For the sins of the world
And there was life

Chorus

At the cross, at the cross
Where I first saw your light
At the cross, at the cross
I received my sight
At the cross, at the cross
Where you laid down your life

Chorus

~Audrey Assad -“New Every Morning”

A Terrible Clarity

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Romantic love is blind to everything
except what is lovable and lovely,

but Christ’s love sees us
with terrible clarity and sees us whole.

Christ’s love so wishes our joy
that it is ruthless against everything in us
that diminishes our joy.

The worst sentence Love can pass
is that we behold the suffering
which Love has endured for our sake,

and that is also our acquittal.
The justice and mercy of the judge
are ultimately one.

~Frederick Buechner

 

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photo by Jim Randall from burmachronicles.com

 

As we prepare for the season of Lent to begin this week:

We see with terrible clarity
the Love we are shown,
the Love given freely to the undeserving,
the Love paying our ransom in full,
the Love enduring all for us~

this Judge convicts,
metes out justice upon His own head,
serves the whole sentence Himself,
thus sets us free
to see and share
the Love we are shown.

 

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Another Day’s Chalking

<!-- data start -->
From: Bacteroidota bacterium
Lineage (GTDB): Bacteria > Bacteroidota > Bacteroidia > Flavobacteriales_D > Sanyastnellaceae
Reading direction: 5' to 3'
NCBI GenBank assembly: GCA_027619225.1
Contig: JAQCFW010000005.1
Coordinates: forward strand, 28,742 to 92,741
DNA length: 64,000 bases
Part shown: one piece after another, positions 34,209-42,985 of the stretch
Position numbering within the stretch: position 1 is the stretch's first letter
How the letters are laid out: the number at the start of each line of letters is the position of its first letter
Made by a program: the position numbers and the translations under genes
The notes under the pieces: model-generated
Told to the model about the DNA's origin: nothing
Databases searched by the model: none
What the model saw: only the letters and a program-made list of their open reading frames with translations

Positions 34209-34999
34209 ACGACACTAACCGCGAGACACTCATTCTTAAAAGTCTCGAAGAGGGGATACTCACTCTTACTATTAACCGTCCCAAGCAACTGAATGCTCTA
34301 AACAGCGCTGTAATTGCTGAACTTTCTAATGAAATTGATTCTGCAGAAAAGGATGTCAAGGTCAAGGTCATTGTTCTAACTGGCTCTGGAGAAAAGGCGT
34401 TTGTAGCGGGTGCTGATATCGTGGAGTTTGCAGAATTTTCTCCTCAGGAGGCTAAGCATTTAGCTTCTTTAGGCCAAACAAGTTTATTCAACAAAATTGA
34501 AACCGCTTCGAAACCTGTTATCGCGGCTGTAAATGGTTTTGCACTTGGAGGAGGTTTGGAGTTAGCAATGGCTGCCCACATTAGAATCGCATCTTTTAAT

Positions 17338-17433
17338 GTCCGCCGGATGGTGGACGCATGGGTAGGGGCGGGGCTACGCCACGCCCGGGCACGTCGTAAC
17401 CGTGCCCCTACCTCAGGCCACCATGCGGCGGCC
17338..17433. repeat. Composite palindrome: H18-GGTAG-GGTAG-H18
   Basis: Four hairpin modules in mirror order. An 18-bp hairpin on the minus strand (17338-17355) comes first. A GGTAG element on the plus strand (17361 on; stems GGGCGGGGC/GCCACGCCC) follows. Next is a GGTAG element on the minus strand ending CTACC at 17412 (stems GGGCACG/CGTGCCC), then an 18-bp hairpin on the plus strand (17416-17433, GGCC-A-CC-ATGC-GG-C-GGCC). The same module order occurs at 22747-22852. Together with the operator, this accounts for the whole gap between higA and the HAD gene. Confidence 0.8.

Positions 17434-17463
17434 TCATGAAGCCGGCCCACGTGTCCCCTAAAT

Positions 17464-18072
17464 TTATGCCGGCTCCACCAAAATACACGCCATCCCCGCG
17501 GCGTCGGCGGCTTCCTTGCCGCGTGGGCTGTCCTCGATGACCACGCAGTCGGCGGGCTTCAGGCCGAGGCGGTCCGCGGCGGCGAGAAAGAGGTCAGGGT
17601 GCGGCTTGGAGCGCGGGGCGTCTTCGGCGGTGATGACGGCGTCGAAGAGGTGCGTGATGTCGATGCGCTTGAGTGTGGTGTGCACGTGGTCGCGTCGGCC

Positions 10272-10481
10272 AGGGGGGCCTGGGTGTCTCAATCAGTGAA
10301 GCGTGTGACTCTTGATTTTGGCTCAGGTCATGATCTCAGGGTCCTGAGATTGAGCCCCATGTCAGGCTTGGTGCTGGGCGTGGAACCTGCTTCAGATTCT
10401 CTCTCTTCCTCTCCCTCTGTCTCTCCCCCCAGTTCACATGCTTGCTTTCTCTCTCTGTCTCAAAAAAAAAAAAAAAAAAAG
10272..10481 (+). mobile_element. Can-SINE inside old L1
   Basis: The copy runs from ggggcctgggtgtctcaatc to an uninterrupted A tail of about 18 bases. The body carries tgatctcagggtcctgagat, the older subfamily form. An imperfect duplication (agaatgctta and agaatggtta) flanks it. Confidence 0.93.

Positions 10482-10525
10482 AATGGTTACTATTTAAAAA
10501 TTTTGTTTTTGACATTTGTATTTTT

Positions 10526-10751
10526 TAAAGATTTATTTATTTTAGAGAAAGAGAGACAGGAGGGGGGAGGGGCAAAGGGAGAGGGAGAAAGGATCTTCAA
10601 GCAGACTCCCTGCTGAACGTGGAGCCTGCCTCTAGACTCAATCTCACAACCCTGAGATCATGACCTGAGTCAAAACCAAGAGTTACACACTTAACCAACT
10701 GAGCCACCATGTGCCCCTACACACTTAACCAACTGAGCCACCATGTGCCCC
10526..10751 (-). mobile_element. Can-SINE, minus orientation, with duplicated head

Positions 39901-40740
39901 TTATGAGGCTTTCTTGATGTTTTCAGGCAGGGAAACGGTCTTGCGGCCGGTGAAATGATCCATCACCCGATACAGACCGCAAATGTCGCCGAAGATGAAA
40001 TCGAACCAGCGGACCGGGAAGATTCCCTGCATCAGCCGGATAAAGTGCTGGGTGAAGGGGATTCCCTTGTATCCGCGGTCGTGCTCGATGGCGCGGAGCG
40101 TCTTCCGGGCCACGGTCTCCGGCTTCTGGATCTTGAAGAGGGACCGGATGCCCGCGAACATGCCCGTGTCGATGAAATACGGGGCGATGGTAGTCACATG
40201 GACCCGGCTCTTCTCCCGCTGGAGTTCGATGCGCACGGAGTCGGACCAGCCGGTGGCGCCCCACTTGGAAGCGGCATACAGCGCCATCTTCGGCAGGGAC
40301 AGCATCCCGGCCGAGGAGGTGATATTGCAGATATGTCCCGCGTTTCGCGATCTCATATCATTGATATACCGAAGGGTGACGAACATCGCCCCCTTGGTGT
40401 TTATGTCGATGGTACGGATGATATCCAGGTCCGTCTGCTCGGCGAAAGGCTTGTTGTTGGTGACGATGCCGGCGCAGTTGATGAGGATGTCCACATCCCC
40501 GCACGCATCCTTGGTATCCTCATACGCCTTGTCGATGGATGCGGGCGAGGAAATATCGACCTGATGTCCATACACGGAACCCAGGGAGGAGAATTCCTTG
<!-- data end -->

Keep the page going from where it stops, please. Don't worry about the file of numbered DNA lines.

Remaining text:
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“Life is grace. Sleep is forgiveness. The night absolves. Darkness wipes the slate clean, not spotless to be sure, but clean enough for another day’s chalking.”
~Frederich Buechner

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And tomorrow
move forward
to leave a mark on a new day
after night’s erasing rest.

No matter what took place the day before,
no matter the misgivings,
no matter what should have been left unsaid,
no matter how hard the heart,
there is another day to make it right.

Forgiveness finds a foothold in the dark,
when eyelids close,
thoughts quietly open,
voices hush in prayers
of praise, petition and gratitude.

And so now
sleep on it
knowing his grace
abounds in blameless dreams.

Morning will come
awash in new light,
another chance
freely given.

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Our Hearts Thirst

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All thy waves and billows
Have gone over me.
~Psalm 42:7

…Into the deep where ocean spray
Is recollected in the great
   Salt, billow-making womb.

Effortless elegance!
   Holy wildness!

We walked nine miles of ocean beach
   Yesterday and let the ocean
Rhythms–pulse-setting waves and tide-making